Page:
Judges decide to be on the right side of history

FOLLOWING groundbreaking equality gains in Bhutan and Botswana, Ecuador’s highest court has approved same-sex marriage, marking a watershed moment for LGBTQ rights in the Catholic-majority country.

One of the many jubiilant Ecuadorians who celebrated the ruling. Image via YouTube.

Quito’s constitutional court ruled five-to-four on Wednesday to overhaul the country’s laws, arguing that its current marriage legislation was discriminatory and unconstitutional, and that same-sex couples should be allowed equal rights.

The four dissenting judges said that changes to the Ecuadorean constitution should be decided and approved by the government and not the court.

Ecuador’s National Assembly will still be required to officially change the laws that define the institution of marriage. Constitutional lawyer Salim Zaidán told CNN, however, that Wednesday’s verdict was binding and that same-sex couples would be able to marry as soon as the constitutional court notifies local government offices of their decision.

The court has ten days to do so.

The National Assembly will then introduce – and pass – a bill that will modify the country’s current marriage law from its current definition as a union between a man and a woman only.

The case was brought to the constitutional court by two same-sex couples who had petitioned for the right to marry.

On Wednesday, LGBTQ activists and supporters outside the courthouse hailed the celebration as a victory for a movement that has long campaigned for equal marriage rights.

Same-sex marriage advocate Pamela Troya, who had been denied a license to marry her partner, Gaby Correa in 2013, told CNN she was “overwhelmed with emotion,” after a six-year fight.

The judges decided to be on the right side of history,

Human rights activist Cristhian Paula told CNN that the decision

Recognizes a historic fight for equality in which every citizen has the same rights, with the same name and an institution like marriage is no longer used as an excuse to segregate and discriminate.

Since 2015, Ecuador has legally recognized same-sex unions, with legislation providing that couples are granted the same rights afforded to married couples, with the exception of adoption.

Ecuador’s LGBTQ movements have marked some victories over the years, notably through a 2008 constitutional protection that prohibits discrimination based on sexual orientation.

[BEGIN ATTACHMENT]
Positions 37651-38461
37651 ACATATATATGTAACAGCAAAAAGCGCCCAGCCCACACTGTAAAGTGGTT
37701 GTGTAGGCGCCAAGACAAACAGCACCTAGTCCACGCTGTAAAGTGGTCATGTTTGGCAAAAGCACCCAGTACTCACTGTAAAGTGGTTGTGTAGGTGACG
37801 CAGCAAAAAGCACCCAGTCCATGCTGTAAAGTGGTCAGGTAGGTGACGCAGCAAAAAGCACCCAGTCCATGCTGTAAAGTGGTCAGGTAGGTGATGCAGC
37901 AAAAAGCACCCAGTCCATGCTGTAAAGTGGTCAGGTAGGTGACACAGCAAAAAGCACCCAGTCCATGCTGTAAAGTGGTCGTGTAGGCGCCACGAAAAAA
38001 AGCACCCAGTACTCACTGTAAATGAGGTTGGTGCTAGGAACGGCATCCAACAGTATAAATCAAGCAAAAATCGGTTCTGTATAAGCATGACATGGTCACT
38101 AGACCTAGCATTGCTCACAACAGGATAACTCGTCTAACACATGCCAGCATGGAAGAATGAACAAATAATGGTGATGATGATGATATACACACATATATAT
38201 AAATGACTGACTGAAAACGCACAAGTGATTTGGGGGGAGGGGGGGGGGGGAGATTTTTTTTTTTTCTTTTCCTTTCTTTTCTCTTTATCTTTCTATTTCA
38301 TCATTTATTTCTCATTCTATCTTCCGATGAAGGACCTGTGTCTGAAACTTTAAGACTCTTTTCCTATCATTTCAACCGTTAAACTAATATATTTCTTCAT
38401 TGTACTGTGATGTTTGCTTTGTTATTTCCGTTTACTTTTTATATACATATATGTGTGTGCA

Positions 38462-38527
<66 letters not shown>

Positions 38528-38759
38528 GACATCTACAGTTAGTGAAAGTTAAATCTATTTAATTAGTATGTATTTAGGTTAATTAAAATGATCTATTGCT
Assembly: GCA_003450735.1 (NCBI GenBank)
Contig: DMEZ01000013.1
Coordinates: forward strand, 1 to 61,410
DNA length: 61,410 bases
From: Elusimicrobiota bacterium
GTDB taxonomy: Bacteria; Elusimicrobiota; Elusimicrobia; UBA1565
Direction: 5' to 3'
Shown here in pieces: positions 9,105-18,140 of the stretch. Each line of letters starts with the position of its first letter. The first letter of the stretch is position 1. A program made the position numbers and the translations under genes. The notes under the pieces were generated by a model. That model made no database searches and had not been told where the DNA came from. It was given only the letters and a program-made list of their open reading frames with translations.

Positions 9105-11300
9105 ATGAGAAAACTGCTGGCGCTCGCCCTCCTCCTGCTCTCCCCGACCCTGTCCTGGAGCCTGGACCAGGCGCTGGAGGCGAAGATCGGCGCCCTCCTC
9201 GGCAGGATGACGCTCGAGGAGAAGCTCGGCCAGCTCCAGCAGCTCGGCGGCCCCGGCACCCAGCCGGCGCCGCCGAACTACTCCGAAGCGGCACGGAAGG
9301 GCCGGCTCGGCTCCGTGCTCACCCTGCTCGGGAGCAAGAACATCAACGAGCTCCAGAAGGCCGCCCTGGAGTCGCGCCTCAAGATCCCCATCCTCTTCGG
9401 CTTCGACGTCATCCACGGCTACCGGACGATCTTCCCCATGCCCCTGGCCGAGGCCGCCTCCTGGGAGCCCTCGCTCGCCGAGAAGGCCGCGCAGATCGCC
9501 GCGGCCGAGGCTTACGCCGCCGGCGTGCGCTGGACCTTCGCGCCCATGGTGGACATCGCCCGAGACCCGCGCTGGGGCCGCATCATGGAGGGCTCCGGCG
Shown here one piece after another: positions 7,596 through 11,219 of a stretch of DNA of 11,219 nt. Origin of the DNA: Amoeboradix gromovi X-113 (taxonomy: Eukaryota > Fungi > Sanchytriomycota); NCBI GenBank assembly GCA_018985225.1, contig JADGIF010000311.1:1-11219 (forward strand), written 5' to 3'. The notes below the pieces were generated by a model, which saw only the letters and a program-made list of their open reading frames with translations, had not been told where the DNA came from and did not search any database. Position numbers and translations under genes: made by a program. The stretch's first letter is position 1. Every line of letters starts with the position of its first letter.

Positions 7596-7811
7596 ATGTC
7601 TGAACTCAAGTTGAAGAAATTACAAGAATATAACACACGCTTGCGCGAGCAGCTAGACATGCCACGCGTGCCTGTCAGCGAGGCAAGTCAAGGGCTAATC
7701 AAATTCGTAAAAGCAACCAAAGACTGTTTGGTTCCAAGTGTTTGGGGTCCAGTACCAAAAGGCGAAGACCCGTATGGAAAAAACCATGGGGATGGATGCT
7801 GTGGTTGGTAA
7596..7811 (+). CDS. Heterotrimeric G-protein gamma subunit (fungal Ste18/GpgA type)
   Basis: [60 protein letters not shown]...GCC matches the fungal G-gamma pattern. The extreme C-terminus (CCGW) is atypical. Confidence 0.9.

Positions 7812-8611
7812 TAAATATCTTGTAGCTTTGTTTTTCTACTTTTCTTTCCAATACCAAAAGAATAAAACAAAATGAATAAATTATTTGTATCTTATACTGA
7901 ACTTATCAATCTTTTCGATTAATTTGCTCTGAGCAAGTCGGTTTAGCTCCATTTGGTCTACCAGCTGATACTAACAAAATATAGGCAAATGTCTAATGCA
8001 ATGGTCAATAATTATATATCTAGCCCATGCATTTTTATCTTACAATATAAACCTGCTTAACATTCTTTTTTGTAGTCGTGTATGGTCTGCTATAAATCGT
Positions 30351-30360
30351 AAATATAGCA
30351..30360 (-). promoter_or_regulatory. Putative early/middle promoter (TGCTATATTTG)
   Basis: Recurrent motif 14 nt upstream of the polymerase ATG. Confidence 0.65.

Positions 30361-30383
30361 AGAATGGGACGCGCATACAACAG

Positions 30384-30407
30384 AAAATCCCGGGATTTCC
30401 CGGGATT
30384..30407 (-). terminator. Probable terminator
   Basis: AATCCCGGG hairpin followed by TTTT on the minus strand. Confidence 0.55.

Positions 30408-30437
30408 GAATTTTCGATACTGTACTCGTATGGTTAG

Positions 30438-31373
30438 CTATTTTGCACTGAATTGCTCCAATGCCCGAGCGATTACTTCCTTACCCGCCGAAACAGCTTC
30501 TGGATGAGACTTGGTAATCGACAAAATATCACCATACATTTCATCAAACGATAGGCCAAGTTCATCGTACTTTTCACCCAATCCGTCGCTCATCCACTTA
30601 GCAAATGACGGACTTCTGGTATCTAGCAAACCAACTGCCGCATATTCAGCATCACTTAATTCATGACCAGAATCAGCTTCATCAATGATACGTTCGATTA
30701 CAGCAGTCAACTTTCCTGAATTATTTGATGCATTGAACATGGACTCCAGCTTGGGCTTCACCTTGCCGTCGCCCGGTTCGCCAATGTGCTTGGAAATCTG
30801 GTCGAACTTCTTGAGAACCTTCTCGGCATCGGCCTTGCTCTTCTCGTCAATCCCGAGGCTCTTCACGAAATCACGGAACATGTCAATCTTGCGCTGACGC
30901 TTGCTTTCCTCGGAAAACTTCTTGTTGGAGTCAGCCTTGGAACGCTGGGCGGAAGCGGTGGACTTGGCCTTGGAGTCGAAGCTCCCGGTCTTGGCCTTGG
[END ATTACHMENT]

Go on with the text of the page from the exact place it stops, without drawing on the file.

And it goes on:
In 2013, conversion therapy was outlawed in rehabilitation institutions and, in 2015, a change to the labour law made it illegal for employers to discriminate against workers on sexual orientation.

Still, homophobic attitudes continue to prevail in parts of the country and the region, and it’s hardly surprising that the Catholic Church is furious.

Ecuador;s Bishops’ Conference slammed the decision, saying that the ruling violates the heavily Catholic country’s constitution.

In rejecting the decision the men in frocks parroted that tired old mantra that marriage is comprised of one man and one woman.

In a statement published June 13, the bishops pointed out that:

The Constitutional Court under no argument is entitled to reform the content of the Constitution of the Republic including the concept  of marriage, defined in its Art. 67 as the union of one man and one woman.

The prelates also noted that:

Two judges on the Constitutional Court were morally and legally impeded from participating in processing these cases, as they have been lawyers in cases advancing this cause and advocates of marriage equality before being appointed judges and moreover, they previously publicly expressed their criteria in support of this claim.

The bishops recalled that:

The definition of marriage, as the union of a man and a woman was approved by the Ecuadorian people through the referendum held in 2008, with 63% of the vote, precisely to protect and strengthen the institution of marriage which is the only one that guarantees the continuance of the human species and its free development, therefore five judges simply cannot go against the sovereign will of Ecuadorians.

The bishops reaffirmed their commitment to respect for human rights regardless of “age, race, sex, religion, sexual orientation or culture,” and reiterated their desire to:

Promote marriage between a man and a woman … as the foundation of the family and of society, an institution that must be recognized and guaranteed by the Ecuadorian Government.

They added that the recognition of marriage and the family is finally:

A religious freedom right, recognized by the Secular State of Ecuador.

In conclusion, the bishops committed to:

Teaching children and young people that marriage according to the Christian faith is the indissoluble union between a man and a woman and that, as a fruit of that love, children are born for society and the Kingdom of God.

Only a handful of countries in South America have legalised same-sex marriage, including Argentina, Brazil, Colombia and Uruguay, according to ILGA, the International Lesbian, Gay, Bisexual, Trans and Intersex Association.